This is what Michael Snyder’s diabetes onset looked like.
What’s the News: Have you ever wondered what is going on in your body at the molecular level when you’re sick? If you could see which medications, whether for treating cold symptoms or cancer, had an effect on you, and whether changing your diet, exercise, or some other factor would increase their effectiveness, you’d gain a lot of power over your body.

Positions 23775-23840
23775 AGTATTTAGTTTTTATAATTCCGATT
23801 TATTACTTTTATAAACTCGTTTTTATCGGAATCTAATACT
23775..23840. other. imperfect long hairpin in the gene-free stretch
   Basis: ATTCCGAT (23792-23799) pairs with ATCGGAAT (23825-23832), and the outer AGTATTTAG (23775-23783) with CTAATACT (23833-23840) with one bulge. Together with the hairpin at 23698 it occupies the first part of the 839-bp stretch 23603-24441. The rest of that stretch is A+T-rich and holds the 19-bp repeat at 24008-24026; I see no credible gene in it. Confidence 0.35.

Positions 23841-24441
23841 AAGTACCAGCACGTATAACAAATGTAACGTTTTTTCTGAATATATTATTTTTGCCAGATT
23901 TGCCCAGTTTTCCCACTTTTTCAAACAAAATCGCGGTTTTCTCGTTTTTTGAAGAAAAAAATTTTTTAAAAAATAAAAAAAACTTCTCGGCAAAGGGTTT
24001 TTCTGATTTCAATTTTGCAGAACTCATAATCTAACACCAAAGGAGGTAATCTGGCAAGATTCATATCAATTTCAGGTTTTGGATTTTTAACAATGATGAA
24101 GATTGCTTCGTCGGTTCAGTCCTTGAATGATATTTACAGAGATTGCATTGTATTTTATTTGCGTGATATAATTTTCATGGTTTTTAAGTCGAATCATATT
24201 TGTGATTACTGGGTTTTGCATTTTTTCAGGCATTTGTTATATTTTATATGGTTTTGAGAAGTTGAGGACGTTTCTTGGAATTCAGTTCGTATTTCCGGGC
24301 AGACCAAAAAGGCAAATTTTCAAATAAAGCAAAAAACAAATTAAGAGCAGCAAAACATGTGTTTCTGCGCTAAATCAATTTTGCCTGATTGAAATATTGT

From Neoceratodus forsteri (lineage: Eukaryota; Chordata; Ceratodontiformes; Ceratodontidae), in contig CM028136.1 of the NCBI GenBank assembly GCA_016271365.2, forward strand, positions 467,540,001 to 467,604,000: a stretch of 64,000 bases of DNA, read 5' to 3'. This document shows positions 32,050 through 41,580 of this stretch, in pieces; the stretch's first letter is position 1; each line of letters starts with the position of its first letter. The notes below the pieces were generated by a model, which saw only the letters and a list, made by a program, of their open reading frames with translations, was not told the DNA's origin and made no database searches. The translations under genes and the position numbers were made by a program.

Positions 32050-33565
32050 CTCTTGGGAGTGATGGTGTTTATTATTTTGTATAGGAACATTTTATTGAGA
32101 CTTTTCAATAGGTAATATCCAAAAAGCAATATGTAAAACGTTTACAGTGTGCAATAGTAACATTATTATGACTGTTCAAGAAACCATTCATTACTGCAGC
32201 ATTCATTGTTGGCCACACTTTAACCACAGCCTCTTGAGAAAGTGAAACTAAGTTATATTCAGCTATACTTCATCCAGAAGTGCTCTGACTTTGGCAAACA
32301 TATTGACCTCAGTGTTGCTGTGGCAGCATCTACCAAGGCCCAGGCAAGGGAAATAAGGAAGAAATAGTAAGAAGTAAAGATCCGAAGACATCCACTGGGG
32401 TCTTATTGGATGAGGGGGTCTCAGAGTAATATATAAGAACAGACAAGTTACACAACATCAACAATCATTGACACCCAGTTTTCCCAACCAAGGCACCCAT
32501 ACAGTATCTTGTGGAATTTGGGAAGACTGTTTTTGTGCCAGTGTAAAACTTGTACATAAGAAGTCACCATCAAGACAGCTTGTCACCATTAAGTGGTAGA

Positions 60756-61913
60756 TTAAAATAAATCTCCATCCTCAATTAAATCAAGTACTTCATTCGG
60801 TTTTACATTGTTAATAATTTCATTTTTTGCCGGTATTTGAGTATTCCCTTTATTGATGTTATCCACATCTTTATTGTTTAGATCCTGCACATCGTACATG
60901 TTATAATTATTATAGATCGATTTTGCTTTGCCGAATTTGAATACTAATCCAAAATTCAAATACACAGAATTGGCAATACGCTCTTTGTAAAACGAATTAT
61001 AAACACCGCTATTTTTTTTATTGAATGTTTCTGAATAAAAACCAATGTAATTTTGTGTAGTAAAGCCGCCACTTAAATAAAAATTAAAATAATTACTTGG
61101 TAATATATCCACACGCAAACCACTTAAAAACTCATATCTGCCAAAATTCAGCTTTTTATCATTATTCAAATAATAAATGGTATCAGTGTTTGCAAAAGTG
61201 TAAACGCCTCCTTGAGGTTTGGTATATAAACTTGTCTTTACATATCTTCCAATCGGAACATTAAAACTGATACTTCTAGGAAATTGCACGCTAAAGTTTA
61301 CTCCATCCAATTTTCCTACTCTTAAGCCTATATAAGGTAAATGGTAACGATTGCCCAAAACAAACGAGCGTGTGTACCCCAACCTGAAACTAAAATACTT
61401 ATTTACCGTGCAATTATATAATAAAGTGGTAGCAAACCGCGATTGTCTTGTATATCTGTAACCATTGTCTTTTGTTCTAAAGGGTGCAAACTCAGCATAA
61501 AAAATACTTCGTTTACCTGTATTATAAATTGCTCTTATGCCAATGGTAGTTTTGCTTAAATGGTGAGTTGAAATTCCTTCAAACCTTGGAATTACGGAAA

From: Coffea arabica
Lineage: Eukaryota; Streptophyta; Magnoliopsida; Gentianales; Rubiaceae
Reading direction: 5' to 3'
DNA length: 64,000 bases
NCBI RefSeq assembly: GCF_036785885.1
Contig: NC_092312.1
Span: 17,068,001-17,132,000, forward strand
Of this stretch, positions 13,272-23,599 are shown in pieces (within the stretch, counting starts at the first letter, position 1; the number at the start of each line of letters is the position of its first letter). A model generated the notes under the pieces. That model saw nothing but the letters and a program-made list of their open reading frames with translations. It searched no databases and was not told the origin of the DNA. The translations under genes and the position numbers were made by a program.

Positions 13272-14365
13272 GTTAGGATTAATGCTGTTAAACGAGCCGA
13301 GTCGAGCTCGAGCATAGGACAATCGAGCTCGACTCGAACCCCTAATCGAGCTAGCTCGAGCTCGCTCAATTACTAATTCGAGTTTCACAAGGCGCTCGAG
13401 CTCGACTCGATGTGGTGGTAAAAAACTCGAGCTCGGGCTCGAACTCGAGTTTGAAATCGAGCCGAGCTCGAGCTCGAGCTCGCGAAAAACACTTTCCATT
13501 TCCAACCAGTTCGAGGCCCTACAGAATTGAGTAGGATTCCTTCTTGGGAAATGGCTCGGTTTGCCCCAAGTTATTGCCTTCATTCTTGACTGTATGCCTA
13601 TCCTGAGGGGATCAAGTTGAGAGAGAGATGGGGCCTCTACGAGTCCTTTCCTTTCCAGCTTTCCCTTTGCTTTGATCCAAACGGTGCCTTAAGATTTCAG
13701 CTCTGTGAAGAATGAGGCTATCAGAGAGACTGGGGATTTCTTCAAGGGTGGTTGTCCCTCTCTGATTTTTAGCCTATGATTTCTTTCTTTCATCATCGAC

This kind of detailed information would start with getting your genome sequenced, but it wouldn’t stop there. It would require a constant stream of information about which genes are being expressed, at what levels, and in what tissues, and what else is going with your metabolism. That level of granularity has been the goal of geneticist Michael Snyder’s work and it has yielded a striking new paper: Snyder’s team analyzed samples of his own blood, taken over the course of 14 months, and were able to watch in real-time as the geneticist developed type 2 diabetes and successfully arrested its progress.